The Audacity of Hope in Hip Hop

I’m going to write some more on this topic in due course, and I have a Guardian piece coming out soon talking about Obama and the hip hop generation, but for now let me post this video of Senator Obama himself talking about his love of hip hop and how he thinks it needs to look forward and inspire as well as stay rooted in the realness of today…

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9 thoughts on “The Audacity of Hope in Hip Hop

  1. Pingback: MyStreamcast » Blog Archive » The Audacity of Hope in Hip Hop

  2. Def! This guy makes total sense. I’m so tired of all the “negative” hip hop out there! All guys like Snoop Dogg and 50cent do is ruin society. Hopefully we can get some guys coming forward who will bring hip hop back to what it was: social commentary. Not drugs, girls, and cars.

  3. It’s an interesting one…I’ve thought about this alot. Is the problem now that the music truly is a reflection of what many young black people think is important? In the past, hip hop was political, it was socially conscious – because those who were rapping also were. Maybe the shift has come because girls, cars and drugs are what is a key concern for some young people of that kind of age? I know it’s clearly not for all, but I just wonder. Young black people are less politically engaged now than they were before, even though they still face structural inequalities. But it seems some either do not know or do not care that those problems are there. Maybe they are less concerned with politics and being conscious than with the superfluous, superficial stuff that advertisers and consumerist society throws at them… It’s just a thought.

  4. Hip hop in the 80s was all about social change. it wasnt about drugs, girls, etc. whats happened is that the entertainment industry has taken this style of music and pigeonholed it into a genre whos lyrics are anything but uplifting. thus, i dont think its that the black community has changed at all. communities dont just change their values in a matter of a few decades. whats happened is that the ganster rap era began, and when all you hear in your music is the filth that they give you, your morals are directly effected.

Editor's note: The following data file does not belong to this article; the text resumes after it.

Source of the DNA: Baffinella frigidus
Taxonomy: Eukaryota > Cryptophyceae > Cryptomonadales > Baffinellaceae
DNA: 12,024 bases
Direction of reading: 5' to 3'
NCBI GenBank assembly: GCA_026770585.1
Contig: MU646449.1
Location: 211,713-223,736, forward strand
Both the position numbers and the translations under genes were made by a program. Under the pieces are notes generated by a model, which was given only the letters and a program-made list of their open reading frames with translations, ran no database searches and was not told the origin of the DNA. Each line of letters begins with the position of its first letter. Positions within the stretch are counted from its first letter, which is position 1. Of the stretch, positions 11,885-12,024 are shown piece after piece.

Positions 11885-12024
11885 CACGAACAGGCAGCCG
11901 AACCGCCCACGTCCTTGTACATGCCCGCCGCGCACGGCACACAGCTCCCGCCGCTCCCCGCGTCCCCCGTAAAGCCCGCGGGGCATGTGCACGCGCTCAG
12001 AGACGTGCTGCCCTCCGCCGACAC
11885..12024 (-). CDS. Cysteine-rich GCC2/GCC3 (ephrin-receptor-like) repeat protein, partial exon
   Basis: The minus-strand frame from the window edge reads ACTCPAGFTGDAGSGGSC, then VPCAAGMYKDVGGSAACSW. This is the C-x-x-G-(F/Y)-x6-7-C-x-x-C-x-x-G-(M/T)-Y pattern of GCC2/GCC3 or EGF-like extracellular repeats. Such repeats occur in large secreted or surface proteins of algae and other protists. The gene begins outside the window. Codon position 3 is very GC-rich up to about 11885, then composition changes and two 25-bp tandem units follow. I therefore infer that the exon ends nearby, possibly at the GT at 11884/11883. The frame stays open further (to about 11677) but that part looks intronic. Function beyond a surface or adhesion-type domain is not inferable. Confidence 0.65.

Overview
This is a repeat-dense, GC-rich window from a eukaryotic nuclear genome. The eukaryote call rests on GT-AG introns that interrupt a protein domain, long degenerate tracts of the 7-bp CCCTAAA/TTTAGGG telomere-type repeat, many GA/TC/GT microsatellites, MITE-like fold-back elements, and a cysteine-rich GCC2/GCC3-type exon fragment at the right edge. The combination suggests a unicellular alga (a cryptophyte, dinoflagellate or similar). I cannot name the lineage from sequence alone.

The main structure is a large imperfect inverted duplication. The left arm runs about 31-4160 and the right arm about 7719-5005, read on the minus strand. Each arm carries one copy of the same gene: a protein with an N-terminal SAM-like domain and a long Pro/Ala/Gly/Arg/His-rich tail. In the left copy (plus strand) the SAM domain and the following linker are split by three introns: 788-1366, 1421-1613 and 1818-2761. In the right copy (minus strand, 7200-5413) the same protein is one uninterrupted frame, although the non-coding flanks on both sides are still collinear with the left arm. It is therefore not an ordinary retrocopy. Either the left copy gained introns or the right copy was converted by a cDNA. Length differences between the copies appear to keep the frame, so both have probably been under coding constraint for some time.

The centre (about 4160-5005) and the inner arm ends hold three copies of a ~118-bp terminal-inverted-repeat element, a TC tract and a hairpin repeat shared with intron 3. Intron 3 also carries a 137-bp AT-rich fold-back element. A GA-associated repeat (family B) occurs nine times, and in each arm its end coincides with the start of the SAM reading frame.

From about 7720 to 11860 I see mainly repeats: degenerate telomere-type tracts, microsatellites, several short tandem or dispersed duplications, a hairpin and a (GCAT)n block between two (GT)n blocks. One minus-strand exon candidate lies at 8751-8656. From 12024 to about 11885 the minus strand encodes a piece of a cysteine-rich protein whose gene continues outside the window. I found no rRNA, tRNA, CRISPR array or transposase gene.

thankfully there are a few groups coming up who are aiming to reverse this. being a brit, im sure you know of the danish group, outlandish? they are probably the best known, but there are others. one of the best things we can do for our society is to support these socially conscious groups. if enough people do so, and give up the nonuplifting music, we can cause a paradigm shift within society hopefully and reverse this horrible trend before it destroys us.

  5. Yes, I know Outlandish – they are great!

    I disagree with you that it’s just about what the music industry has done. I have worked in the music industry for a number of years at both majors and independents and I think too much credit is given to the influence of ‘the industry’ on determining what artists talk about. And I disagree that the black community has not changed, even in a few decades. The so-called hip hop generation is massively different – particularly politically – from its parent’s generations. Mainly, black kids of today in America — living in the post segregation era – have not had to fight for the same struggles for equality in America as their parents had to which has hugely changed and impacted upon their perspective on politics and on life. It does not mean that young people don’t care at all but one thing young black people have not had so much of in recent years – as opposed to the civil rights generation – is the chance to be unified by a movement of mass social change. I believe that this is very much reflected in the hip hop music that we hear today.

    Also it’s no suprise that it’s a foreign group that you refer to when you talk about groups coming to reverse the trend. I notice that a lot more socially aware and conscious hip hop comes from outside of America – mainly I believe because people in those countries are fighting for equality in a number of ways and their music is an expression of their ‘struggle’ and their awareness of what’s going on around them and in their communities.

  6. I don’t believe at all that Hip Hop influences young people these days as much as their parents do. Hip Hop is just one thing amongst many to talk to your child about. PARENTS ARE THE INFLUENCE NOT HIP HOP! So I don’t feel it’s fair to say Hip Hop has the most influence. People rap and sing about whatever they want. Should they potray a more positive image? Yes, maybe. But point blank these people do what they want and you cant keep screaming there needs to be a more positive image of Hip Hop to these artist because they simply do what they know is going to sell.

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